Reviews | Written by Ed Fortune 21/01/2021



In the grand pantheon of Universal Monsters, the creature from the Black Lagoon has always been one of the most under-served beasties. This is perhaps because it’s origins are much less obvious than Dracula or the Wolf-Man, but it’s eye-catching design and easy menace has swiftly made it a legend. It turns out that the creature was invented by a young artist called Milicent Patrick. You would think that would make her one of the hall of famers of horror fandom, but alas it’s only in recent years that Patrick’s work and talent has been made clear.

The Lady From The Black Lagoon is the story of Millicent Patrick and the challenges she faced in the male-dominated movie industry of the 1950s. O’Meara does not allow the reader to wallow in the thought that we have put such prejudices behind us. As a young woman working in the movie industry herself, the author is able to draw parallels between Patrick’s story and her own.

This makes the book an interesting blend of history lesson, investigation, biography and essay. Ultimately it’s a look into the sexism and misogyny that plagues our culture and hampers creativity, development and growth. This is not an easy read but it is a very important work, one that will be an eye-opener for some and simply a confirmation of the facts for others.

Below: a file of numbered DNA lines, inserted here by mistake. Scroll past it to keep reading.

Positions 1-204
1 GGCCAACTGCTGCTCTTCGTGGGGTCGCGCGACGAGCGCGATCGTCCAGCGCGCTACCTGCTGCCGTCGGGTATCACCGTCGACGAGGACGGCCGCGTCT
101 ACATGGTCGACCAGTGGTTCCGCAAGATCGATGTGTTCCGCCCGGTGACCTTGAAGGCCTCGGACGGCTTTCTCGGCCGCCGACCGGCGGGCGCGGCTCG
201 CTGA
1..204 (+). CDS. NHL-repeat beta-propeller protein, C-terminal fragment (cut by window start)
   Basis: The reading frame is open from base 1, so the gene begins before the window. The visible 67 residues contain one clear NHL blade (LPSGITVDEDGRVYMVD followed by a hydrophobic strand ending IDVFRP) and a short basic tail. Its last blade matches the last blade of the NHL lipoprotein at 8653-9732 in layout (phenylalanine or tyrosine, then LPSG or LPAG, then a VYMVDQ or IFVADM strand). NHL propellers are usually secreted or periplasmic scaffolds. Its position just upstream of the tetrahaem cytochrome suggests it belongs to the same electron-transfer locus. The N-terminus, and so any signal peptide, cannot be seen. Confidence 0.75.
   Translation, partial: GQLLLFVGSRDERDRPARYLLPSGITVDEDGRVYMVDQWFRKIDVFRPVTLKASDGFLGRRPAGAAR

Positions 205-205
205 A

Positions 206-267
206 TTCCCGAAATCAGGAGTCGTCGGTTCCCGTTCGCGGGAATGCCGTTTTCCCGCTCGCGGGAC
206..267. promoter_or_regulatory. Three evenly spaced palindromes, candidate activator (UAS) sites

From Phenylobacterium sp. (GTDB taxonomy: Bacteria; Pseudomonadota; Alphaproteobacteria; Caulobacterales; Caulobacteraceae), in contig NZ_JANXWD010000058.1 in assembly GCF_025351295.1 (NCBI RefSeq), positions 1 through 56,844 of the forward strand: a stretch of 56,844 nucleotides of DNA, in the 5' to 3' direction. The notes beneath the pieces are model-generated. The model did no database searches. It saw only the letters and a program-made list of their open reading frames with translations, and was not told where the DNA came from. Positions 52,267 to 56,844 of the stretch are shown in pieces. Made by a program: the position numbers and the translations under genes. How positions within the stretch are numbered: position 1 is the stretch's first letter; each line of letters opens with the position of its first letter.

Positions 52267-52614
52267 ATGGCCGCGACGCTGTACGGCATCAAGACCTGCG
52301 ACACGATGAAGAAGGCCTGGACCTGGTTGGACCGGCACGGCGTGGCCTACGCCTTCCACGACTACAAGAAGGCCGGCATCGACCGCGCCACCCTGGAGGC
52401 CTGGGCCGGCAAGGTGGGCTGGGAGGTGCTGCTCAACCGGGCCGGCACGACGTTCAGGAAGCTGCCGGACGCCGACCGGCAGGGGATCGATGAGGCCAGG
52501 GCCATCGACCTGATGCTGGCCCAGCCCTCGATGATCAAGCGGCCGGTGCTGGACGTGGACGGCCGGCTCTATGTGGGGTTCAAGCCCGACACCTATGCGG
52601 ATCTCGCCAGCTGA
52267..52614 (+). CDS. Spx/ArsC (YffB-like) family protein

If the title sounds familiar, that’s because The Lady From The Black Lagoon came out in the USA in 2019 and got nominated for a Hugo Award in 2020. It’s taken till early 2021 to get an official paperback release in the UK, though it’s available digitally right now. If you want a dead-tree version (with a rather striking cover) then you’re going to have to pre-order it and wait till February 2021.

O’Meara’s style is witty, engaging and strong throughout, though it is a pretty tough book in places. Recommended, but not one we advise you read in a single sitting.